Missing Middle Housing

Communities across the country are seeing housing prices escalate beyond the means of many households and are looking for ways to help turn the tide. Lately, many are looking to middle housing to provide a greater range of housing options in existing neighborhoods, allow for lower-cost homeownership opportunities, and help meet the housing needs of a growing community.

Middle Housing describes a range of neighborhood-scale housing options (e.g., triplexes, townhouses, cottage clusters) that offer alternatives to a single-family home, and are closer in size to a typical home than a typical apartment building. This can look like remodeling single-family homes into duplexes, building cottage clusters on large lots in existing neighborhoods, or including a mix of different types of housing in a new subdivision. While middle housing can look different in different places, many regions across the country are trying to figure out how, where, and when to incorporate more middle housing into their communities.

“Across the country, jurisdictions are asking whether, where, and how middle housing can help meet their local housing goals.”

In Oregon, many communities are working to enable middle housing in single-family-zoned residential areas following the passage of Oregon House Bill 2001 (HB 2001). In California, communities are looking to middle housing to meet their housing needs and help to lower housing costs, as well as implementing duplex and infill options following California Senate Bill 9 (SB 9). In Nebraska, medium and larger cities are exploring how middle housing could help keep homeownership attainable and support neighborhood-scale rental housing options. Washington and other states are contemplating their own statewide legislation to expand housing options in single-family zones.

ECONorthwest has supported (or is supporting) numerous jurisdictions in assessing what to expect from middle housing in terms of pricing and development potential. We have studied many communities— across a range of market conditions, down to a parcel level—and we have tested the impact of various policies and regulatory strategies for middle housing in jurisdictions across the West Coast, and increasingly across the country. While every community’s conditions and goals are different, we have uncovered some broadly applicable lessons from our work to date.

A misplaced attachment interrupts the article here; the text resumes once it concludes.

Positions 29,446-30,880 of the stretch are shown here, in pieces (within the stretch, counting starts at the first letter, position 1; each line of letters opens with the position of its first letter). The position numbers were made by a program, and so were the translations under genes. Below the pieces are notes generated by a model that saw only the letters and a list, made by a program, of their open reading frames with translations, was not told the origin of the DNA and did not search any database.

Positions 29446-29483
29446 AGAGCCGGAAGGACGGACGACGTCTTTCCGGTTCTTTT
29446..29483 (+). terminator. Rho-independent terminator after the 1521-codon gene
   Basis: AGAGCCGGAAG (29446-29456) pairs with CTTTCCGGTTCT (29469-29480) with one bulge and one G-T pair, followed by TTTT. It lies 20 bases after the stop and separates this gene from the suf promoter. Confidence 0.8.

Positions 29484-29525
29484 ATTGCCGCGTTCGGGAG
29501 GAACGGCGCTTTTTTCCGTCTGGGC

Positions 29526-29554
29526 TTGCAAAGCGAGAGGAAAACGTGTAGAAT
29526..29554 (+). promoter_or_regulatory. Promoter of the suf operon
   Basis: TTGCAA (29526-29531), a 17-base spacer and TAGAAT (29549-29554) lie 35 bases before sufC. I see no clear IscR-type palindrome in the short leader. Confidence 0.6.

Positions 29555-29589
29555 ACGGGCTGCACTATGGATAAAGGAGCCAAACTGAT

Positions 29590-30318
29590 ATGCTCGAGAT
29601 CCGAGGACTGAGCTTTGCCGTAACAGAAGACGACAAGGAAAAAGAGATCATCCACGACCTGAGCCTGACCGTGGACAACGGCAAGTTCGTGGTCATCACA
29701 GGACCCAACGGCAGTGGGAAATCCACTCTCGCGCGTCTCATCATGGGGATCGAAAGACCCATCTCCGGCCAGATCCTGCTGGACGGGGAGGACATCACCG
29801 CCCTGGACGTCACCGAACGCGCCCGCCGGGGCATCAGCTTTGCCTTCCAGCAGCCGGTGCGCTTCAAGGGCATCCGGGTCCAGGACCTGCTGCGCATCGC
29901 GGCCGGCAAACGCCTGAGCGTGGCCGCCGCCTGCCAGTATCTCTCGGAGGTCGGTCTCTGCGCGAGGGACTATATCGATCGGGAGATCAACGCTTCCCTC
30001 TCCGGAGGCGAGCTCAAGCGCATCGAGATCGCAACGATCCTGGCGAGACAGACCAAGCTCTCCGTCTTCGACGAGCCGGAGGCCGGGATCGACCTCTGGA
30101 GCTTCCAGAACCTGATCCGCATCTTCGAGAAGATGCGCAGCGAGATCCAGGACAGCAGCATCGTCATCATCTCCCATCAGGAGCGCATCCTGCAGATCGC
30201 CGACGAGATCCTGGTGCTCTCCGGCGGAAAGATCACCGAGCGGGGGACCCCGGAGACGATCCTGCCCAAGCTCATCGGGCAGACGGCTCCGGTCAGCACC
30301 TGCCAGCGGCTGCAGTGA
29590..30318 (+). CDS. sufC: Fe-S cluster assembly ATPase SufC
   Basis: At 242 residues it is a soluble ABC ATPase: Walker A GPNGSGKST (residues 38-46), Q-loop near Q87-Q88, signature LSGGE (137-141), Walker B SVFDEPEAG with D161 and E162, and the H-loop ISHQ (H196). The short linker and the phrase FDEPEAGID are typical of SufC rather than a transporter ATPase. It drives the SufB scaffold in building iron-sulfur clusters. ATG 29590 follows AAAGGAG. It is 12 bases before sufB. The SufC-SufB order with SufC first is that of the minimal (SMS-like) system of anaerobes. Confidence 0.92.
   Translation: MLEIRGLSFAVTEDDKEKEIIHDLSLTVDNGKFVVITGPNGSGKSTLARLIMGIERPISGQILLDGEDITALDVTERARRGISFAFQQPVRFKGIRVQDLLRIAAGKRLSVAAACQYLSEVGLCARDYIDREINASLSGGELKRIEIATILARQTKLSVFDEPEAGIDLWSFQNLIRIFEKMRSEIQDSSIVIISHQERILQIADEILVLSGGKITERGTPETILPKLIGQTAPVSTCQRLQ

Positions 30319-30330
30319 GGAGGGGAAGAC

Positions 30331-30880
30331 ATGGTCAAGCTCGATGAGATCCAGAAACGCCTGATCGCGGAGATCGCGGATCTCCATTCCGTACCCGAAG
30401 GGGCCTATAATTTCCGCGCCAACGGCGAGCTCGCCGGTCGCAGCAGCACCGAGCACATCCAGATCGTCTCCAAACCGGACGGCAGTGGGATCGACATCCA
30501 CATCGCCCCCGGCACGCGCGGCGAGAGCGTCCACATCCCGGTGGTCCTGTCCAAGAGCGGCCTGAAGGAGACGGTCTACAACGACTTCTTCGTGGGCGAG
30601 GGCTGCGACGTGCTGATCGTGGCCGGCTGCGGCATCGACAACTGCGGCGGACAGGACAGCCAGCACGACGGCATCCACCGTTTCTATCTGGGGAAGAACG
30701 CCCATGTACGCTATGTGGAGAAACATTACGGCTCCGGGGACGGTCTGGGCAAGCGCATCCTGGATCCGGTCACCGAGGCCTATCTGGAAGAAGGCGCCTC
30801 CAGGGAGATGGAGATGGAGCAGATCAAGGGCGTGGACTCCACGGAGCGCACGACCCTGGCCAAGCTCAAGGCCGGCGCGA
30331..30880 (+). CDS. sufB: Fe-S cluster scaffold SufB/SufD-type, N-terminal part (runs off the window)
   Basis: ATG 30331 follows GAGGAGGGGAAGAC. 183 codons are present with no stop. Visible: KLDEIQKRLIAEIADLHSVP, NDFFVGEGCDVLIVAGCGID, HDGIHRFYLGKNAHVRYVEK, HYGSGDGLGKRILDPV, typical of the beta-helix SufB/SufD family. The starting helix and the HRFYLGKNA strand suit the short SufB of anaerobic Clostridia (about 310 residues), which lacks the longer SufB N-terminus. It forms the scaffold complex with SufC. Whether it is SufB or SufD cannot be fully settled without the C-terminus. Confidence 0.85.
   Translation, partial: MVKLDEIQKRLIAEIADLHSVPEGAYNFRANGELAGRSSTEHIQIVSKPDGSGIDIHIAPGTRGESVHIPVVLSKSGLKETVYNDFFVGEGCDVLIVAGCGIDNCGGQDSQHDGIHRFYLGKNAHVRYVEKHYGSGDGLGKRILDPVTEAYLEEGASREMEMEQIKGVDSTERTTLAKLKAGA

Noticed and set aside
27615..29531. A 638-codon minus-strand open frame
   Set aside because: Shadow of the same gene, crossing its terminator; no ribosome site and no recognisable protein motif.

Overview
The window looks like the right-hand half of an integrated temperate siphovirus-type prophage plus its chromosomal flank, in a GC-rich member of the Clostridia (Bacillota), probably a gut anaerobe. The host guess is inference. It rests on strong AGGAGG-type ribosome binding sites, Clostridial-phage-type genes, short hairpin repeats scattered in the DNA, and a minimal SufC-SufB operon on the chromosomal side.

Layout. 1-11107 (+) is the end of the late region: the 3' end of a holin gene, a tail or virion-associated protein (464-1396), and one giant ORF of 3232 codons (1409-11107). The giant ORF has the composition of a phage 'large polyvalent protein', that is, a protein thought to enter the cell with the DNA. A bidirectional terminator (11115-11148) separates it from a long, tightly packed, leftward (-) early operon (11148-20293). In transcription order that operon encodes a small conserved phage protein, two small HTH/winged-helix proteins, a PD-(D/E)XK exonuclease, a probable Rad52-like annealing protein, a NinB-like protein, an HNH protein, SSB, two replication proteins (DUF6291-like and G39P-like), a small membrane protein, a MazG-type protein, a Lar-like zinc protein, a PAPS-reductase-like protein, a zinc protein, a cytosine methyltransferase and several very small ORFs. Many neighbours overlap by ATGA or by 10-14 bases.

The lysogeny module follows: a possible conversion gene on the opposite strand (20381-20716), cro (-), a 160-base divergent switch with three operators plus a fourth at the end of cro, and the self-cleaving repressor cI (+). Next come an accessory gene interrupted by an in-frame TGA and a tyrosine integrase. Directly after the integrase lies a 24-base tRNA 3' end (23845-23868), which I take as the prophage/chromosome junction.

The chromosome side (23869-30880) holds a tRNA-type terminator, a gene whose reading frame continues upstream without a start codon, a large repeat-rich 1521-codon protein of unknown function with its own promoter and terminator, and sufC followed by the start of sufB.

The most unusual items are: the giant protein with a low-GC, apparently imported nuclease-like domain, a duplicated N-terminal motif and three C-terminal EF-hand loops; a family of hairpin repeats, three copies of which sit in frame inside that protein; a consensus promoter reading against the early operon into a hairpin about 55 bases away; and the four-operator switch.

What We’ve Learned About Middle Housing

  • Allowing middle housing is necessary, but not sufficient. Existing standards—for either single-family homes or larger multifamily buildings—can be problematic, impractical, or impossible to apply on a small lot for neighborhood-scale development. Density, lot coverage, and parking stand out as key standards to address to make middle housing work. It’s also important to consider how middle housing will “compete” with other housing types that are allowed in the same zone: middle housing is unlikely to happen in a single-family zone if it isn’t at least as attractive financially as building a new single-family home. Aligning regulations to tip the scales towards middle housing can help balance out the strength of demand and high pricing for single-family detached housing in many housing markets
  • Change will be incremental. While there’s a lot of interest in middle housing at the moment, current residents may have concerns about how their neighborhoods could change if middle housing is allowed, and there are many other factors that will tend to moderate the pace of change. These include the cost of acquiring and redeveloping property with an existing home; the small percentage of suitable properties that are available for development at any given time; and limitations in building code, financing, and availability of developers and contractors.
  • Making middle housing affordable takes intention and support. New market-rate middle housing tends to be less expensive than new single-family homes, but it may still be out of reach for many households, especially in high-cost housing markets. Supporting lower-cost development requires looking at regulatory and financial tools to make building broadly-attainable units more financially attractive to private developers than building luxury units. In addition, jurisdictions can use regulatory and financial tools to support providers of regulated affordable housing in building at a middle housing scale. While larger multifamily developments are common for regulated affordable housing, middle housing can be a good fit for certain affordable housing models, including affordable homeownership models like Habitat for Humanity and community land trusts.

Modern Townhouses in a row with garages on ground level.

Community Impacts

  • Many communities are interested in the idea of middle housing, but they aren’t sure how to support or regulate it in their jurisdictions. Our work helps governments and organizations understand the market for middle housing, who it serves, how to make middle housing affordable, and how to understand development feasibility.
  • ECONorthwest’s work is helping to close the gap between policy and action, identifying ways that communities can encourage and incentivize—rather than simply allow—middle housing.


Project Examples

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Missing Middle Housing